An interviewee taking part in the mentoring felt it provided a great opportunity to work with the managing director who is well regarded in the industry. The mentoring has had a number of positive impacts on the employee, as she felt more confident about her abilities and was more aware that she might have the ability to progress further in her career. In this way it has been inspiring and motivating. It has helped her to recognise her strengths and weaknesses and how to improve her performance. She has taken on more responsibility and feels she is more able to plan her work in a more strategic way. The critical factors in the success of the mentoring have been that she feels the mentor has taken time to develop an understanding of the ways that she works and to tailor the mentoring so that it can develop her strengths.

This kind of mentoring may help more females to think about progressing to board level. For example, this interviewee was at an early stage in her career, and although she was not thinking about board membership she did think that it was something that she might potentially consider 'further down the line'. She felt that the main obstacles to achieving this included how she might be able to balance the demanding role of a board member with family life. Additionally, lack of experience and working in an industry which is fairly male dominated at management level could act as barriers. The interviewee also had a sense that despite some progress boards continue to be male dominated and would prefer to recruit other males although she pointed out 'this is my perception, it might not be reality'.

Board meetings: They aim to make board meetings work well for all genders. The activities and events the board undertakes are open to all. There are good working relationships across the members: 'we don't see the personal characteristics just the skills and capabilities'.

Processes for recruiting new board members: In the past the main method of recruitment of board members was through senior managements' and other board members' networks and there was no formal interview process. For example the female board member was an employee and was earmarked for the board because she had the skills and capabilities that the company was looking for and a good understanding of what the role would require. She got a lot of support from the other board members during the recruitment process and during her initial period on the board. This would still be an important method for recruitment and there would be no barriers to women being recruited through these methods. In addition they have recently appointed an external talent manager to find new board members as they want to enhance the capabilities of their board. The main skills and experience they are looking for are knowledge of the market place and a good track record in terms of generating revenue.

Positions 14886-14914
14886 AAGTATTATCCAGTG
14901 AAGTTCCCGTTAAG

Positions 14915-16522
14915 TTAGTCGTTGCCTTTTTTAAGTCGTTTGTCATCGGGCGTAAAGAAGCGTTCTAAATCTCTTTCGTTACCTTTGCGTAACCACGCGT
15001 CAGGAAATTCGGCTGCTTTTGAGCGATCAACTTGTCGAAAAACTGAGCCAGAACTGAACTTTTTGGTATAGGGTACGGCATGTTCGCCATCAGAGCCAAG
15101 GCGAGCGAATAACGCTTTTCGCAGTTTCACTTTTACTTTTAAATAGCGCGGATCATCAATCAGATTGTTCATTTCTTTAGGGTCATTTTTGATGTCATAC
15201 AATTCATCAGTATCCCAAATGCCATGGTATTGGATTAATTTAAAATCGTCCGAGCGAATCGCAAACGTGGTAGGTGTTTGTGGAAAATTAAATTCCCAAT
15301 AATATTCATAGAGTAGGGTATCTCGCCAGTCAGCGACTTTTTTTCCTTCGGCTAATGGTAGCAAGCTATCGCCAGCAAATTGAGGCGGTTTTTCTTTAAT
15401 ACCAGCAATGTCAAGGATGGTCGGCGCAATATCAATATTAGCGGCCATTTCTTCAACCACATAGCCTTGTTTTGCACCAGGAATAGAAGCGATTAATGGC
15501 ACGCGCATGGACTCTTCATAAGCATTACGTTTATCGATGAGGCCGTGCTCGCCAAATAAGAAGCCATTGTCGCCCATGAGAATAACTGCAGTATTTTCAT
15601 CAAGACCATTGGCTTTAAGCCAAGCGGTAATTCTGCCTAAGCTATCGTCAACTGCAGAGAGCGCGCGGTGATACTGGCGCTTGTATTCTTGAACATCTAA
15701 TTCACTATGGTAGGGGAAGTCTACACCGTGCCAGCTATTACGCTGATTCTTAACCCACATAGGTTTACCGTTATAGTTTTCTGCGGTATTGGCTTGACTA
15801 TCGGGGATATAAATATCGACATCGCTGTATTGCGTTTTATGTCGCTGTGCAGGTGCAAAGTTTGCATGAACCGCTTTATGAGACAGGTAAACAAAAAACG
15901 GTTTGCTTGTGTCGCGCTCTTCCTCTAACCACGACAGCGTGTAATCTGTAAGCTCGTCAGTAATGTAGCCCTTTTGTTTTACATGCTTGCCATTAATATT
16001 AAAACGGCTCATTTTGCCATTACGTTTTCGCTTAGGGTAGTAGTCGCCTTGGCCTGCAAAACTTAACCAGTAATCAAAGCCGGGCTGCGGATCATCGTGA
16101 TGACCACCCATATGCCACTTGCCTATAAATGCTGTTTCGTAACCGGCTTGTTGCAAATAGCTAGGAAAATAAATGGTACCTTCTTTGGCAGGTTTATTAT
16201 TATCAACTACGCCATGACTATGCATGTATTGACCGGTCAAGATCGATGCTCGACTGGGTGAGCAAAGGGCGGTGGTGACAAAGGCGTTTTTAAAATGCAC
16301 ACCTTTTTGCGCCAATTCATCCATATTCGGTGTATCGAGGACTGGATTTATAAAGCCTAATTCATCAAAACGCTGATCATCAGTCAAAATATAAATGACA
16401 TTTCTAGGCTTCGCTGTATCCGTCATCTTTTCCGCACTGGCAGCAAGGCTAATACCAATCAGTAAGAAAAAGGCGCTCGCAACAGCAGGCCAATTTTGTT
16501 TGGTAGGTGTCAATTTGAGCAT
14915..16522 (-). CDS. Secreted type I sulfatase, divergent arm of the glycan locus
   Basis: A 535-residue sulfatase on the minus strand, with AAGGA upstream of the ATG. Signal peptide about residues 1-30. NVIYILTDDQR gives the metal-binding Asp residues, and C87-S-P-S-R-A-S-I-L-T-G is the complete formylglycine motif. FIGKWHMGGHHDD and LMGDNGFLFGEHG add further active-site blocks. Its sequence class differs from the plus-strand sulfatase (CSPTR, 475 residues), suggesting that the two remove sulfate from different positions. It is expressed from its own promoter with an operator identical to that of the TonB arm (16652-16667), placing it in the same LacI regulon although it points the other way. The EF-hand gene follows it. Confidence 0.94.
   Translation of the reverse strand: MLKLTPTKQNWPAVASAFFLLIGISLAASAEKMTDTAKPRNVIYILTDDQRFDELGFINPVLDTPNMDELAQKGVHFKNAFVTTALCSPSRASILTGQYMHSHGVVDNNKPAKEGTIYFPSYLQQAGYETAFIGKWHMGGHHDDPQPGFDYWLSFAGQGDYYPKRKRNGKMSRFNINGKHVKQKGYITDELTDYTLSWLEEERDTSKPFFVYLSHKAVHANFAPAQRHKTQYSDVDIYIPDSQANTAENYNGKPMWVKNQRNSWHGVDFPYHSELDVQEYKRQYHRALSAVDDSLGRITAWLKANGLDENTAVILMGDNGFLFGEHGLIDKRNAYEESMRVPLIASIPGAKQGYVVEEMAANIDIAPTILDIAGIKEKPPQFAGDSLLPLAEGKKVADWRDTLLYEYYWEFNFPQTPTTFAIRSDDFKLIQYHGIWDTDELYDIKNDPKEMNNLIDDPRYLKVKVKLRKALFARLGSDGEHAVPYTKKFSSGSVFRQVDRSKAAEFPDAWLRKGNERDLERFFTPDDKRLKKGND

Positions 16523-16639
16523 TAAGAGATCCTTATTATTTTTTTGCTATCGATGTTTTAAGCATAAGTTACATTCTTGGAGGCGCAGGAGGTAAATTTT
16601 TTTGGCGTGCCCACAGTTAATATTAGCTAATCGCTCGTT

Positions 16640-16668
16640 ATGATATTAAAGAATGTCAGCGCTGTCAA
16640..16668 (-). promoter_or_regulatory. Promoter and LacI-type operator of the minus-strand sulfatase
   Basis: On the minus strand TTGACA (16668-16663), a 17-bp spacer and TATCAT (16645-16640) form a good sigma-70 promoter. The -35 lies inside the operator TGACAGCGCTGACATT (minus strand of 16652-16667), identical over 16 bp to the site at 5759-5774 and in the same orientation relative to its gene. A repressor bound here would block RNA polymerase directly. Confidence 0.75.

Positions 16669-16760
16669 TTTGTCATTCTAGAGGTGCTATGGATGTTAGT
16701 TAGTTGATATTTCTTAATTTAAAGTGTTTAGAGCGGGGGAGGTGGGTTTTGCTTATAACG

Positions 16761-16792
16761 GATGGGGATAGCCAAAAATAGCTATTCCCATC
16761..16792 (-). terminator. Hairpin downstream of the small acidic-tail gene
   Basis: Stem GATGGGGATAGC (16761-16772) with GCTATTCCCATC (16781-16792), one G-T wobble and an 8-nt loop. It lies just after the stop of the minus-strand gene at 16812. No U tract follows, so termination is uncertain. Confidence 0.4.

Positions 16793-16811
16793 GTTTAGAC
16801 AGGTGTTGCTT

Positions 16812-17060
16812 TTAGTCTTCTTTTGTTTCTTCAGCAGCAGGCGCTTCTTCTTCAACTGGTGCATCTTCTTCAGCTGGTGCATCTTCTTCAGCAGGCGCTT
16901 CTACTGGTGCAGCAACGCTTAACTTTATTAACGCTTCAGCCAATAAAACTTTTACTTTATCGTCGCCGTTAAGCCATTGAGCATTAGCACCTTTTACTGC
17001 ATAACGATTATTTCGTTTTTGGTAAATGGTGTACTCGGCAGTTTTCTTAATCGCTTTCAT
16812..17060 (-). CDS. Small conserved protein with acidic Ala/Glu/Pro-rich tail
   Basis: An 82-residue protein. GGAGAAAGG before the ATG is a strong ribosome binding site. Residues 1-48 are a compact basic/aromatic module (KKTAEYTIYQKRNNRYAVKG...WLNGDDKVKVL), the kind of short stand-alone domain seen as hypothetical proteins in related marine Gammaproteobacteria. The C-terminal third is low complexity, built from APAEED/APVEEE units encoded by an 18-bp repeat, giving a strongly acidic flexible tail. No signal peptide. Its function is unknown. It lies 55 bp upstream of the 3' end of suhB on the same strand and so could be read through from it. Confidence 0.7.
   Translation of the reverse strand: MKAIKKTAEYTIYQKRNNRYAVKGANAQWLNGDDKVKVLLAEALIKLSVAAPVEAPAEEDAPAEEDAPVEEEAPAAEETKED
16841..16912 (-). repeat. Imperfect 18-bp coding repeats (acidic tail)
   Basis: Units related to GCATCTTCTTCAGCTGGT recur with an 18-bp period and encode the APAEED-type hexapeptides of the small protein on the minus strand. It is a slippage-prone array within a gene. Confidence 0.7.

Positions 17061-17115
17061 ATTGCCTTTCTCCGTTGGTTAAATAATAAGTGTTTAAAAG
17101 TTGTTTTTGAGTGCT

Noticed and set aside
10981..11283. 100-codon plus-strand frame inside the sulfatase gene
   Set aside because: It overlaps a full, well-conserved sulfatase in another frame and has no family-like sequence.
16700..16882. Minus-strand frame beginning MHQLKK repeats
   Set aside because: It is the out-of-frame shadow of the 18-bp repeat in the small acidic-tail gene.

Interventions and Supports

They have not used any external supports to help improve broader diversity or gender balance on their board.

Key Points

1. Achieving gender parity at board level is seen as important in this company within a broader framework that encourages equality and diversity at all levels of the company, but it is not an issue that is given a great deal of attention.

2. Ensuring that the company recruits the right individual for the job in terms of their skills and performance is more important than their personal characteristics. Therefore, within the company there are no gender barriers to being recruited onto the board as long as the candidate has the experience and skills the board is looking for.

3. Within the company‟s sector there are some difficulties finding women with the experience and skills they need at board level.

4. Although the company has no specific policies and practices to achieve gender balance at board level they have some policies and procedures which support the progression of people with a range of personal characteristics including developing their internal talent pipeline through mentoring.


Contact

Email: Jacqueline Rae